About The Book

Under a Bomber’s Moon is the true story of a New Zealand navigator-bomb aimer with the Royal Air Force and a German night fighter pilot as they fight for success and survival over night time Germany during the bitterest years of the Second World War. In early 1944, after completing one tour of operations and winning the Distinguished Flying Cross for his exploits, the New Zealander, Colwyn Jones, was killed during a raid on Berlin.


About The Night War Over Europe

During the Second World War the night sky over Europe was one of the most lethal places to wage war. By 1945 almost half of the airmen who flew with Bomber Command and a third of the Luftwaffe night fighter crew pitted against them had been killed. Many German cities became moonscapes of rubble, their inhabitants the first to experience the reality of ‘total war’ – itself a glimpse of the destructive potential of the nuclear age about to explode in the Far East.


Book Leads Col Jones's Namesake to Graveside Discovery

Colwyn Lee's father named him after a friend he had known at the Auckland Star but lost during the War - Colwyn Jones. Lee knew almost nothing of this until he came upon Under a Bomber's Moon. In this letter to author Stephen Harris, Lee describes what it was like to learn about the man - and to stand beside his grave in Berlin so many decades after Jones's death.

My name is Colwyn James Lee and I was born in Auckland NZ in March 1945. My family moved to England in 1951 and I grew up in London. In 1965 I joined the RAF on a short service commission as Pilot Aircrew. After a brief military career, of which I am as they say justifiably modest , I borrowed a heap of money and completed commercial pilot training in 1968. For the next 32 years I enjoyed a wonderful career that took me all over the world and then into airline training as an instructor and fleet manager, retiring in 2000.

Stick with me – there is a point to this story.

My parents had come to New Zealand during and just after WW1; my Mother with her 20 year old brother who was dying from mustard gas injuries, and my father as  an 8 year old boy although his family had been in Akaroa since the 1860’s. My Father, Maurice George Lee, was a writer, sometime broadcaster on Maori history and NZ Pacific affairs , and taught English working for the Workers Education Authority. He signed up in 1940 but spent most of the war in Army Education.

At some time in my twenties as I recall I idly asked him how he and my mother had chosen to name me Colwyn. I have always enjoyed having this name, finding that it marked me out as different, giving me confidence and individuality. I have heard of a very few other Colwyns but never met one although I believe some live wild in the Welsh mountains. My Father told me that he had had a good friend called Colwyn Jones who had been a journalist on the Auckland Star. This Colwyn had died in the war and he being the only son of a widowed ( Sic ) mother, his death had left her inconsolable. Finding in 1945 his fifth and last child a boy, he had told her he would name the child after her son – his friend. He did not say if this kind gesture had in fact consoled her.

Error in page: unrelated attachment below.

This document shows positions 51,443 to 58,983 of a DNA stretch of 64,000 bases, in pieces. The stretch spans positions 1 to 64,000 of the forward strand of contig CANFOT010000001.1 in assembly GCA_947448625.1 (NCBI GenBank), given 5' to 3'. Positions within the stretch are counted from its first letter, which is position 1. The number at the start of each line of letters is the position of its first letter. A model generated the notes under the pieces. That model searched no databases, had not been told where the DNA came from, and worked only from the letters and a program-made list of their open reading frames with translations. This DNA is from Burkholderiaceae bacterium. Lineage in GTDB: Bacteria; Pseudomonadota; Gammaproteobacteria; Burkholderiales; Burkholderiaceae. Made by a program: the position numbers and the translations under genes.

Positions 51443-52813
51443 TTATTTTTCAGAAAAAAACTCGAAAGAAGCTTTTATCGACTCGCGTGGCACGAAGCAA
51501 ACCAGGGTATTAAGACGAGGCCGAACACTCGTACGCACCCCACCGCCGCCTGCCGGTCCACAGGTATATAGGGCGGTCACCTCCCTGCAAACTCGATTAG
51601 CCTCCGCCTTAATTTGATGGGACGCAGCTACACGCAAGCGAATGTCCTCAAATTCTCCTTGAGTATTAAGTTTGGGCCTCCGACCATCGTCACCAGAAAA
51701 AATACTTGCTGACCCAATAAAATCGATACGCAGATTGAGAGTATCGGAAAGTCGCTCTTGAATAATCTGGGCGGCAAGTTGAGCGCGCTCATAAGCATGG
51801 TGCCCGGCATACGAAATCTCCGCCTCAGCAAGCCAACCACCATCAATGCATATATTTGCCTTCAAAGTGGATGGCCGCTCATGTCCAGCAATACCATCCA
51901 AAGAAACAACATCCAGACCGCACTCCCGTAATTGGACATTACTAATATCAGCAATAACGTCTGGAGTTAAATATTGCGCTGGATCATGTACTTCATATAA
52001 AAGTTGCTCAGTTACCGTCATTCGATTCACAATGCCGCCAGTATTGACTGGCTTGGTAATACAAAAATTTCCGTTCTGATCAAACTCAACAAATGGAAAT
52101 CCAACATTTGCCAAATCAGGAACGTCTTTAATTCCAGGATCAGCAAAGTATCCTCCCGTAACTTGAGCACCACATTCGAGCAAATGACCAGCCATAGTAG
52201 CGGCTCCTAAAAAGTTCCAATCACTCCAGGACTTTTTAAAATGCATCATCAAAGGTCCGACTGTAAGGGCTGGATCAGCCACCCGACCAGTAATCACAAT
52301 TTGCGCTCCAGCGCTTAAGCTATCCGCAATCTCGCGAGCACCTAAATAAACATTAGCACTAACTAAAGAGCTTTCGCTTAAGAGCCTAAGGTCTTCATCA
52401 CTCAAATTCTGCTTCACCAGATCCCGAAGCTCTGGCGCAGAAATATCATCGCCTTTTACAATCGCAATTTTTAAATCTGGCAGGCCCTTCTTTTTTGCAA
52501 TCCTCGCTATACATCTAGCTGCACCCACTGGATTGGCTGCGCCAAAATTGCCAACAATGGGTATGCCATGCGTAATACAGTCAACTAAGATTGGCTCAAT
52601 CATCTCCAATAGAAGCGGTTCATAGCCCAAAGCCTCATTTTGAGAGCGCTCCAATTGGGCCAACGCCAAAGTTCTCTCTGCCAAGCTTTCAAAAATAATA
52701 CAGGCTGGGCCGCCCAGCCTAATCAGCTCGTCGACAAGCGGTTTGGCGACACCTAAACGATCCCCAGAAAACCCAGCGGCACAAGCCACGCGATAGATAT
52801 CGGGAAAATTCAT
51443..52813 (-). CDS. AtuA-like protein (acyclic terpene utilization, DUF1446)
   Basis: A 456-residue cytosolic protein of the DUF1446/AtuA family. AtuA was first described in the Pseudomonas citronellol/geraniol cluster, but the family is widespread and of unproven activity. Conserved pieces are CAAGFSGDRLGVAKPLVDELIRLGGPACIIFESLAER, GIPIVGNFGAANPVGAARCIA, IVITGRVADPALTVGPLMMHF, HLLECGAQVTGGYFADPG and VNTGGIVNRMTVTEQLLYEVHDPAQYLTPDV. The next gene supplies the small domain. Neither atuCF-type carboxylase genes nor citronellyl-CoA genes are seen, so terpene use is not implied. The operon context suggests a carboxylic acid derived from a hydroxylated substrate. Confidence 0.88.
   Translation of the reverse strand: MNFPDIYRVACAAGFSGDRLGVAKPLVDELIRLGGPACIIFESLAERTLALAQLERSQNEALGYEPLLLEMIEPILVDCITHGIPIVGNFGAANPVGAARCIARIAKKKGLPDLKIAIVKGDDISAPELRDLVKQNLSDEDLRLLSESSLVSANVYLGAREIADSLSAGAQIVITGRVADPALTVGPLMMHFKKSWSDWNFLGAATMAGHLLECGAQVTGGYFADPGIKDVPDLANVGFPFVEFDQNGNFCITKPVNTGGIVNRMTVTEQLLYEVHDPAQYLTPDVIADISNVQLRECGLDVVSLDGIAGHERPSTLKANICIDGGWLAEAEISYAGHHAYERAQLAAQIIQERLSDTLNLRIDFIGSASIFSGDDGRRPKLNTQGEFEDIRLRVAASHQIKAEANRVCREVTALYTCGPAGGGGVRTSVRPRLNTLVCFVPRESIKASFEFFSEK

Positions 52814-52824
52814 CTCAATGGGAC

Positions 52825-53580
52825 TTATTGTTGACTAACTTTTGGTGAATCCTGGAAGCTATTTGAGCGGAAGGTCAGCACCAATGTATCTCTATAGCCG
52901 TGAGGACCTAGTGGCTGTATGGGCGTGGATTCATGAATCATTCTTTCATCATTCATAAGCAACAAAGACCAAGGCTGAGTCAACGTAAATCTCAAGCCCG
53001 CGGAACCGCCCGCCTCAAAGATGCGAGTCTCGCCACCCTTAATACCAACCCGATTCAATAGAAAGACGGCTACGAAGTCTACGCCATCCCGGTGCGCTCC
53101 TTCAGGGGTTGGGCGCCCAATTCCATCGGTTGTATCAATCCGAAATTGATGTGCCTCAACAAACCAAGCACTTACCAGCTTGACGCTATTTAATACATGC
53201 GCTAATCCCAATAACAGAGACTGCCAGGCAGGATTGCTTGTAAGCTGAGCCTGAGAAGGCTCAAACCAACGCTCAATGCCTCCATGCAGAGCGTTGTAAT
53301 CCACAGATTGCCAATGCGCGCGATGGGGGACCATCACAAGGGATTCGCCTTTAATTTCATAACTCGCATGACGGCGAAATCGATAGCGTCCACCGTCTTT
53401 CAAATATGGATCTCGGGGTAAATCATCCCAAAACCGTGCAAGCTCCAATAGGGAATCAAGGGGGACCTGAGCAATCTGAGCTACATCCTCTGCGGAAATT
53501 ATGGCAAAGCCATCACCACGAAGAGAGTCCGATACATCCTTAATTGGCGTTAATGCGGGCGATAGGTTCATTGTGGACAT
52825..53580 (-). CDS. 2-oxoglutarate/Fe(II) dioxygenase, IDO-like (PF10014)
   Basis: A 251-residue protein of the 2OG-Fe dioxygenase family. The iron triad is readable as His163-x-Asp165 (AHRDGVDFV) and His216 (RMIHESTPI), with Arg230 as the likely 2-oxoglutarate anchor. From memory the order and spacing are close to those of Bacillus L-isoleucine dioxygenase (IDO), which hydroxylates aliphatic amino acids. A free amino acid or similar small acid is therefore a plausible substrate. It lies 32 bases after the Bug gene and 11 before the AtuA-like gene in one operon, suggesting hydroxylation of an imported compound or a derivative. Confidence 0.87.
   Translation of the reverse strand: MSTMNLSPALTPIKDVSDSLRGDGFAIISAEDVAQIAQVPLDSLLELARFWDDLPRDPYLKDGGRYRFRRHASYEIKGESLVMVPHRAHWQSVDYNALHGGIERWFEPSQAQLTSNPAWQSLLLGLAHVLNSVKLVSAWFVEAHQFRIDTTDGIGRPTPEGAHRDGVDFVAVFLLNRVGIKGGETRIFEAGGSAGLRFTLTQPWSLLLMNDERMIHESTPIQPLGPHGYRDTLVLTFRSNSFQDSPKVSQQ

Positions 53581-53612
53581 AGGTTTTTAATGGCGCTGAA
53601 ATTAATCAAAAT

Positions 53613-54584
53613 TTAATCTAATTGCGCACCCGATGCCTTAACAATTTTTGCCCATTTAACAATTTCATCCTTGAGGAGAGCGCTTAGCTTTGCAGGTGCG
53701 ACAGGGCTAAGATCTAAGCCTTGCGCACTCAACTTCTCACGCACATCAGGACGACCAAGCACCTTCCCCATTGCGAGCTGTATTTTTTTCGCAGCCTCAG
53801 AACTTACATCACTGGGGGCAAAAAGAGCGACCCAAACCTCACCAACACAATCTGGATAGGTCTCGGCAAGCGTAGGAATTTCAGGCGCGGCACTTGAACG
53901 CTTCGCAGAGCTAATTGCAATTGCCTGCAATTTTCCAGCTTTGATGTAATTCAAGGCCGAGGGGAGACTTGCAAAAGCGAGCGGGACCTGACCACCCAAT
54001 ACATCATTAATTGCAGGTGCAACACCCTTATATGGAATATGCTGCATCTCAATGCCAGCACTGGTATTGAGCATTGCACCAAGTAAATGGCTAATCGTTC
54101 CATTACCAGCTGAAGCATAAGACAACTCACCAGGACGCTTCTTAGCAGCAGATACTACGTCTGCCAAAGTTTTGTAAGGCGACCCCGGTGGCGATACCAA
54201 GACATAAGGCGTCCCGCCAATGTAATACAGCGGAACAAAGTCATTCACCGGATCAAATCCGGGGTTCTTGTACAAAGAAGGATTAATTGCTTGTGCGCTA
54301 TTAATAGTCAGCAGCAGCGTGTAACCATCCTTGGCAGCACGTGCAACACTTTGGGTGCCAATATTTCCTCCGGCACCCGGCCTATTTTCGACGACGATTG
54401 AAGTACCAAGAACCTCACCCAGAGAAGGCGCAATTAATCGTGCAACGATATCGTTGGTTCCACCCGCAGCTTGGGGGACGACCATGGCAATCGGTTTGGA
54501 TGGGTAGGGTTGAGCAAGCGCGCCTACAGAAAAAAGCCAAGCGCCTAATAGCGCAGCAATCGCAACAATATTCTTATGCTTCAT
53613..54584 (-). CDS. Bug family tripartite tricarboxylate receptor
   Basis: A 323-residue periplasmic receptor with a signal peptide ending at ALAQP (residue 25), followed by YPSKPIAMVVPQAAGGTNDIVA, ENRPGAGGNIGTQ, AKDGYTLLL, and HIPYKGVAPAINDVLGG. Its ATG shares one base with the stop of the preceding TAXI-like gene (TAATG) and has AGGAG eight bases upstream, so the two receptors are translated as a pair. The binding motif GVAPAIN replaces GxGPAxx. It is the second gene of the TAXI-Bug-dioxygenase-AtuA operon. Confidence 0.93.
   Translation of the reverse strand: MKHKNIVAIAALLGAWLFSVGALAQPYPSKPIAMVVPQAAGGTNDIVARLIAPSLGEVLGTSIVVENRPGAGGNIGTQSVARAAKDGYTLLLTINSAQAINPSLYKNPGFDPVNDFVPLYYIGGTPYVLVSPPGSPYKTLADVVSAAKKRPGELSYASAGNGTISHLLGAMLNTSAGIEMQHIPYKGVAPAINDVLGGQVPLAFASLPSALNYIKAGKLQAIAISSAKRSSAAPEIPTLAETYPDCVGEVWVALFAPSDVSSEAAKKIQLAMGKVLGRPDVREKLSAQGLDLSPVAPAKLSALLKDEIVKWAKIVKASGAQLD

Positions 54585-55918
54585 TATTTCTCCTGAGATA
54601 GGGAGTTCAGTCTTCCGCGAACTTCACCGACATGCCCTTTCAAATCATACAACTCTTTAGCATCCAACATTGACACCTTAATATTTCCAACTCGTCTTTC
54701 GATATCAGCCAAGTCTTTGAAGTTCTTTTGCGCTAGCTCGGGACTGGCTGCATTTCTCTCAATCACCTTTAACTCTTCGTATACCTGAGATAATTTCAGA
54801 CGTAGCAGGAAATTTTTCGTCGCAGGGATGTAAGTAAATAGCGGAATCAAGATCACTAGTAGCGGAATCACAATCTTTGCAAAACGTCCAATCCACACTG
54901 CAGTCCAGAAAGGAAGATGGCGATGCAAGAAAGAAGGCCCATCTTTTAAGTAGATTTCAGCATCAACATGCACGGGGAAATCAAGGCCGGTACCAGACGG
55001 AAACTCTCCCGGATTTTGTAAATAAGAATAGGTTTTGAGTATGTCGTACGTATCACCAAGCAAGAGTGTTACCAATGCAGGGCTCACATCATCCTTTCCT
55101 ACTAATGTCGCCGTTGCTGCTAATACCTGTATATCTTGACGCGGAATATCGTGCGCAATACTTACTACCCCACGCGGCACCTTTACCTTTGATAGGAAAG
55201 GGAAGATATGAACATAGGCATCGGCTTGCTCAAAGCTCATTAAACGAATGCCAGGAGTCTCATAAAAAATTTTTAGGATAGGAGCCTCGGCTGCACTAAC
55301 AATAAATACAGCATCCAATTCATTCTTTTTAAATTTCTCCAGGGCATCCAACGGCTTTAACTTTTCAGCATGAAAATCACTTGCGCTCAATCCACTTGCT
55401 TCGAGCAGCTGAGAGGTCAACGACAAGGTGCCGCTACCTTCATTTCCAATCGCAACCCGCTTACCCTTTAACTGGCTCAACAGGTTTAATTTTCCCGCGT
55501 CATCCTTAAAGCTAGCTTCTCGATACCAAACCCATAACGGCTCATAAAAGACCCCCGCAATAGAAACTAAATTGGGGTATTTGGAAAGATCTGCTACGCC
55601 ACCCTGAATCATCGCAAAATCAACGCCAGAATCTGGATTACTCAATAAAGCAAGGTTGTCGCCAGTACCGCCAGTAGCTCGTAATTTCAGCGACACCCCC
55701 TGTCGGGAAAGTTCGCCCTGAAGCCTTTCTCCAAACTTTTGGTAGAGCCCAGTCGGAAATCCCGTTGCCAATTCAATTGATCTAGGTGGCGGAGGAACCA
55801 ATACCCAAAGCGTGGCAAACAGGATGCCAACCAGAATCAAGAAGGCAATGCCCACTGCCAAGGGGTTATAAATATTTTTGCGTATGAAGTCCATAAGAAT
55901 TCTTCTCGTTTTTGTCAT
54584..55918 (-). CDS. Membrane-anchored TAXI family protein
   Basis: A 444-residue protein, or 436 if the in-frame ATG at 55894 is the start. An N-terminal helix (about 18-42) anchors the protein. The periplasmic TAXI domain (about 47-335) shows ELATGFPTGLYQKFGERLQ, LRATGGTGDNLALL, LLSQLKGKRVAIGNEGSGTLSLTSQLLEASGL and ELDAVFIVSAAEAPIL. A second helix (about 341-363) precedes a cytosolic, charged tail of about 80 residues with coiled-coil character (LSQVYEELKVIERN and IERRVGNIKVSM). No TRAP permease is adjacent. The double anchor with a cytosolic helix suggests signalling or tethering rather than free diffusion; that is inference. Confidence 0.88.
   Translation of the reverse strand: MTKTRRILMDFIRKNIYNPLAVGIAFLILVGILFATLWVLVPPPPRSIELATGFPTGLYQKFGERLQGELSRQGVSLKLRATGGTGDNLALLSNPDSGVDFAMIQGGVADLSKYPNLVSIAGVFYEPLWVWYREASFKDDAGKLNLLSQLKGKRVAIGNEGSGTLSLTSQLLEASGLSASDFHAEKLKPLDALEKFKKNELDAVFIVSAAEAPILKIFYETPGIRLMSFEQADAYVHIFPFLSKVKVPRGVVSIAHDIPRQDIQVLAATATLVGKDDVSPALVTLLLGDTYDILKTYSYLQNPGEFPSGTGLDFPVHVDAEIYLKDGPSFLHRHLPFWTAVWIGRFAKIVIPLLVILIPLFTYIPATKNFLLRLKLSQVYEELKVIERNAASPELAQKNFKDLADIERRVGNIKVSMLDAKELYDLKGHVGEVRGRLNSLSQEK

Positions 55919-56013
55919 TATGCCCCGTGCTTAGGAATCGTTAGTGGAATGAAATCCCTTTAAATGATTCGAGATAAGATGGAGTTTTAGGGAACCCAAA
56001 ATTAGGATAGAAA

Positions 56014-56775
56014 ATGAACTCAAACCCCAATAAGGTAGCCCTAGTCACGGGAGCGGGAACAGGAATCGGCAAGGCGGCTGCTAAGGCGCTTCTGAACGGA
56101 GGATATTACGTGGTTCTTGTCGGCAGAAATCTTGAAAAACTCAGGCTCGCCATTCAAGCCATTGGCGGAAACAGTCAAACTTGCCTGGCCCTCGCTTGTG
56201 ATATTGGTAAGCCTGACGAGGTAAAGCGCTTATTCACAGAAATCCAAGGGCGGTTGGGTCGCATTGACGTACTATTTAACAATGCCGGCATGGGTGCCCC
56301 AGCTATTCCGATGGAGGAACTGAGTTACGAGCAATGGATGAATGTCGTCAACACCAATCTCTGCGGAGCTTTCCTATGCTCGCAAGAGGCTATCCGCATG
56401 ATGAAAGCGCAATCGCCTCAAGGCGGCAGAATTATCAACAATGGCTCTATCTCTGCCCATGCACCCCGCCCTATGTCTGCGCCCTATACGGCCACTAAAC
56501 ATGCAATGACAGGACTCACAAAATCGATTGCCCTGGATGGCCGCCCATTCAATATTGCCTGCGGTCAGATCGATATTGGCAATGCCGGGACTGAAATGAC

That was precisely all I was told and no more so when years later I made a half-hearted attempt to find him on the War Graves Commission web site the name Colwyn Jones came up nul. It still does. Recently I tried a little harder and found him on the NZ state register of deaths, finally learning his full name. Buying a copy of his death certificate brought his RNZAF service number and with that his grave from the WGC. The next move was the Forces War Records site where I discovered his DFC , details of his unit and serial number of his Lancaster JB224.Knowing how many nerds there are in aviation I Googled JB224 thinking someone would know of its loss. That came up with underabombersmoon.com and I clicked on that.

You will understand that up until that moment I had assumed I was the only person on Earth looking for my namesake, a man lost and forgotten seventy years ago with no descendants. Imagine Howard Carter opening Tutankhamun’s tomb to find the Egyptology department holding their annual dinner and dance. Foolish or what ?

I am absolutely thrilled to discover his story and I absolutely promise to visit him in Berlin and thank him personally. I might have done it in the late 70’s when I was working out of East Berlin had I known. I have visited the graves of relatives in Ypres and near Vimy Ridge and have been moved to tears at the thought of their loss and ours. I am not related to Col Jones of course but I feel a strong connection to him, the more so for the aviator part, but also being an Auckland boy, and in some sense carrying his name on for him. Well one of his names, and knowing now that that his sisters raised families I imagine there might be others sharing the honour.

So that is the tale and it doubtless signifies more to me than to others. I live now in Derbyshire and Ibiza in peace and comfort thanks to Col and many others like my late Brother-in-law, a Mosquito pilot with 21 Squadron. I know and remember that the world I grew up in was paid for by them and while I do not look backwards or idolise that generation, I am forever interested in that part of history.

I have read your book and, while braced for the sad ending , enjoyed it very much. It is a fine piece of work and your pride in your great uncle shines through it. Thank you.


Derby, United Kingdom